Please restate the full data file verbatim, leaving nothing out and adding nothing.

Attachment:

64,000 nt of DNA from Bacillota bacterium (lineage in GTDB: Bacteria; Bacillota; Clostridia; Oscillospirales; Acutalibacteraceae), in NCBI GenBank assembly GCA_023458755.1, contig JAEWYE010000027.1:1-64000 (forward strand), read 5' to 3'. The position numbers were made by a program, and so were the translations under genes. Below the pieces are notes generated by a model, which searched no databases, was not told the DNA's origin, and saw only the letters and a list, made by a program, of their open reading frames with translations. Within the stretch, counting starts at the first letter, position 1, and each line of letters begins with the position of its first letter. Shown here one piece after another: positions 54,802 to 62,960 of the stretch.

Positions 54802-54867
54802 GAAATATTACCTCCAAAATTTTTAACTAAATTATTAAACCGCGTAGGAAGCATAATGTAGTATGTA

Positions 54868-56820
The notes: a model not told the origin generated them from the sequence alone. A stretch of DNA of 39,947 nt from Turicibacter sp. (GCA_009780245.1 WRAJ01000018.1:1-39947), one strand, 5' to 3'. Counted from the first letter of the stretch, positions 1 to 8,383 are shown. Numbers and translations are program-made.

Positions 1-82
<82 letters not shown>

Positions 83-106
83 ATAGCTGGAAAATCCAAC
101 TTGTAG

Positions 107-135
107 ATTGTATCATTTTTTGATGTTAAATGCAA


64,000 nt of DNA from Bacillota bacterium (lineage in GTDB: Bacteria; Bacillota; Clostridia; Oscillospirales; Acutalibacteraceae), in NCBI GenBank assembly GCA_023458755.1, contig JAEWYE010000027.1:1-64000 (forward strand), read 5' to 3'. The position numbers were made by a program, and so were the translations under genes. Below the pieces are notes generated by a model, which searched no databases, was not told the DNA's origin, and saw only the letters and a list, made by a program, of their open reading frames with translations. Within the stretch, counting starts at the first letter, position 1, and each line of letters begins with the position of its first letter. Shown here one piece after another: positions 54,802 to 62,960 of the stretch.

Positions 54802-54867
54802 GAAATATTACCTCCAAAATTTTTAACTAAATTATTAAACCGCGTAGGAAGCATAATGTAGTATGTA

Positions 54868-56820
The notes: a model not told the origin generated them from the sequence alone. A stretch of DNA of 39,947 nt from Turicibacter sp. (GCA_009780245.1 WRAJ01000018.1:1-39947), one strand, 5' to 3'. Counted from the first letter of the stretch, positions 1 to 8,383 are shown. Numbers and translations are program-made.

Positions 1-82
<82 letters not shown>

Positions 83-106
83 ATAGCTGGAAAATCCAAC
101 TTGTAG

Positions 107-135
107 ATTGTATCATTTTTTGATGTTAAATGCAA